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What Causes Secondary Glaucoma?

It is important to be vigilant about your overall health and be aware of things that can increase your chances of developing glaucoma.

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woman with eye pain rubs her eye
woman with eye pain rubs her eye

What Causes Secondary Glaucoma?

It is important to be vigilant about your overall health and be aware of things that can increase your chances of developing glaucoma.

There are two main subtypes of glaucoma – primary glaucoma, when there is no identifiable cause, and secondary glaucoma, where the cause is a secondary factor such as trauma, another illness, or medications. It is important to be vigilant about your overall health and be aware of things that can increase your chances of developing glaucoma.

The basic cause of glaucoma is a blockage to the drainage system of the eye; something is getting in the way of the eye’s natural drain, and as a result, pressure builds up. This pressure exerts a damaging effect to the optic nerve and causes the nerve tissue to degenerate. This leads to irreversible vision loss such as blurred or blind spots in the vision, glare, and the inability to see in dimly lit conditions.

Trauma to the eye can occur as a result of injury such as an accident that causes the eye or surrounding structures to be hurt, or as a result of another eye surgery or laser treatment that you’ve had. Injuries can stretch and cause scarring to the eye’s drainage system. Sometimes blood or even a foreign body can land in the drainage system and lead to the drain slowing down to the point where the amount of fluid being formed in the eye is too much for it to handle. People who have had an eye injury should get a test called “gonioscopy” to check the drainage angle.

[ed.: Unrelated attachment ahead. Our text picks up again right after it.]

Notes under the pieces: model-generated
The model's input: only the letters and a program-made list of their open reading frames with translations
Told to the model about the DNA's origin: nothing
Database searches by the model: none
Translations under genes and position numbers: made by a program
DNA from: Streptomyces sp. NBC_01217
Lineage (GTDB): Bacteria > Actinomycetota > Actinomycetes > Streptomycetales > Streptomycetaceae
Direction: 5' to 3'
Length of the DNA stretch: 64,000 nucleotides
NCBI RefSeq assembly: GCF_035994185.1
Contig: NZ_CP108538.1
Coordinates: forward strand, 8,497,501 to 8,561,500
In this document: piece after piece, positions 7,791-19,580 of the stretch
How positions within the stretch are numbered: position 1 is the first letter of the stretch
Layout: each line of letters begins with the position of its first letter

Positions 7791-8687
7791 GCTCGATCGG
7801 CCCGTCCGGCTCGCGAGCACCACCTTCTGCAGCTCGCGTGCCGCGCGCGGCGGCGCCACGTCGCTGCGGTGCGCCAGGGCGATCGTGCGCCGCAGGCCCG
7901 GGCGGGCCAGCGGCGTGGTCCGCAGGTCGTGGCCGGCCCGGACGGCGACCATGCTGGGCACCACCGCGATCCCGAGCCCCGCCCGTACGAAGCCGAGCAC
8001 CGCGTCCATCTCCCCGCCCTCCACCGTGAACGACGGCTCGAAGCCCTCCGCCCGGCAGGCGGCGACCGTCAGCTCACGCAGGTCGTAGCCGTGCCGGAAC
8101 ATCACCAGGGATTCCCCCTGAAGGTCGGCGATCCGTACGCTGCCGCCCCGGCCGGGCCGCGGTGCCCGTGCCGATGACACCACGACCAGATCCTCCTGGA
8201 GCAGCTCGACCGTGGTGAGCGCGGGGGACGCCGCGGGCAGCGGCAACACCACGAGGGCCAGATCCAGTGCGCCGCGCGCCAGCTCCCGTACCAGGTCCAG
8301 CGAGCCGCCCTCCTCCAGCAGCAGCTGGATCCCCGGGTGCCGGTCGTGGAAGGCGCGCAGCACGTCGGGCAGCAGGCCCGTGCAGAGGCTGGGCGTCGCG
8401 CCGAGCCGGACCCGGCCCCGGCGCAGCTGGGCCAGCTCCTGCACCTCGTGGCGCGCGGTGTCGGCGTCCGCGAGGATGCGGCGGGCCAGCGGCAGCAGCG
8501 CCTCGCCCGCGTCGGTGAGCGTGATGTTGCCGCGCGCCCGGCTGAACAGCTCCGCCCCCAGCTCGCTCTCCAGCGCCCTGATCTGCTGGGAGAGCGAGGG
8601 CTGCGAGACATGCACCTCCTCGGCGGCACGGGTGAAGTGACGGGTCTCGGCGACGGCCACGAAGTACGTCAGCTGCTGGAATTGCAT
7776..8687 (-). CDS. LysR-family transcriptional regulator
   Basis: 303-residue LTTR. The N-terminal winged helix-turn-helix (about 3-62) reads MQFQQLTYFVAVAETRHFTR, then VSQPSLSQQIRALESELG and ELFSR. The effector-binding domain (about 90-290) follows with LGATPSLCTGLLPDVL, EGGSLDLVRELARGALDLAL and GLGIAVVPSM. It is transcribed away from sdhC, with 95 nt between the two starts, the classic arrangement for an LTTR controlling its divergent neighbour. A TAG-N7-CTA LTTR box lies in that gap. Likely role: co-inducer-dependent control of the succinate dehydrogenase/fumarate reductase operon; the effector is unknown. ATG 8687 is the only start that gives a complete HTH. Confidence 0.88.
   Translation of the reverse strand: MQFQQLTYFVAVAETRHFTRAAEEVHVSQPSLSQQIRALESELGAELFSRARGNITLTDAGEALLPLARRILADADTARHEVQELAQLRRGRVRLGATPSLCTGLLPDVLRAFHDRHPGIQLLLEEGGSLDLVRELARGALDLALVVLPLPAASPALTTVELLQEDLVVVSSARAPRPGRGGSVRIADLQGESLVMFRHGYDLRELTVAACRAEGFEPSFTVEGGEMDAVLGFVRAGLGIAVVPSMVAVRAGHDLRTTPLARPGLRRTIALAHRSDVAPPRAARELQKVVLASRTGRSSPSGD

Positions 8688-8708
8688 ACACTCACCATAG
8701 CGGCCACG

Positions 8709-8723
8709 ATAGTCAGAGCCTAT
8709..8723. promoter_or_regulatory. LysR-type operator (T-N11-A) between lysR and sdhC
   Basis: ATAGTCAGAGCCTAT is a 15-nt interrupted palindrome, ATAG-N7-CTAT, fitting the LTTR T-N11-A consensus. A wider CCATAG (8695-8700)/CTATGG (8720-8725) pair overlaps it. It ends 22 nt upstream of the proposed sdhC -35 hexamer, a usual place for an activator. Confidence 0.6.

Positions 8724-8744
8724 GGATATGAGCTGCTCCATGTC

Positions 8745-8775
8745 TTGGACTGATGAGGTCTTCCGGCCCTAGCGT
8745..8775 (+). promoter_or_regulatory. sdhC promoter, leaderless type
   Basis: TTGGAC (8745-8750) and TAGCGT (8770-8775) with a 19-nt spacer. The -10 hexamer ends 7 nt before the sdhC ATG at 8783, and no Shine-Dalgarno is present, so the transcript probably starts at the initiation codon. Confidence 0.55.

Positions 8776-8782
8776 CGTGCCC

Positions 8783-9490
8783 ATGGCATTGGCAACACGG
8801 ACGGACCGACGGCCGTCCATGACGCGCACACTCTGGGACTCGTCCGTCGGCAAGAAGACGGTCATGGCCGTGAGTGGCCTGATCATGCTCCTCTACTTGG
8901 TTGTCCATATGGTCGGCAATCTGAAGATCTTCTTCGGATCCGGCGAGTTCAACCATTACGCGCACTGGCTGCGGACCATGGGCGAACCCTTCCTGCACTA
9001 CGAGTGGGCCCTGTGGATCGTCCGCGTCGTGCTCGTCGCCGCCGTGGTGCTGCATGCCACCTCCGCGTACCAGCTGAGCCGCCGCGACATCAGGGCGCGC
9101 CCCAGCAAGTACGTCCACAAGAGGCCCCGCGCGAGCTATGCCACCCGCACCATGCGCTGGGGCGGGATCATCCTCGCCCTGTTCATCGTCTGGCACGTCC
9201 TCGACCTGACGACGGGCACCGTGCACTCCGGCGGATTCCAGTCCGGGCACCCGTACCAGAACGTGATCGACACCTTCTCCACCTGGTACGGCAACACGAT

There are certain diseases that affect your entire body and can lead to secondary ramifications to the eye. Autoimmune conditions lead to inflammation in the body and may also involve the eye. The inflammation clogs the drainage apparatus, and the pressure builds up. Steroid medications are a common treatment for autoimmune or inflammatory conditions, and when used for more than a few weeks, they can also cause dysfunction of the eye’s drain. Light sensitivity can occur with inflammation in the eye, but usually there aren’t any major symptoms. Therefore, it is important to get a yearly eye exam, especially if you have a chronic illness.

Diabetes, high blood pressure, and other cardiovascular diseases do not cause glaucoma directly, but if any of these conditions is uncontrolled, abnormal blood vessels can actually grow into the eye and close the drainage system off. The eye pressure can be extremely high in these situations and can lead to loss of vision if not treated quickly. Symptoms to look out for are reduced vision, red eye, eye pain, and headache. We recommend that if you have one of the above-mentioned conditions, you should get a dilated eye exam every year.

The best way to reduce or prevent damage to the eye is simple, get your eyes checked every year! Don’t wait for symptoms to show up. Remember, once glaucoma starts, the damage that it causes cannot be reversed.

 

Posted on February 6, 2024. Article by Mona Kaleem, MD.

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Mona Kaleem MD 900
Mona Kaleem, MD

Mona Kaleem, MD is an Associate Professor of Ophthalmology at the Wilmer Eye Institute, Johns Hopkins University, in Baltimore, Maryland.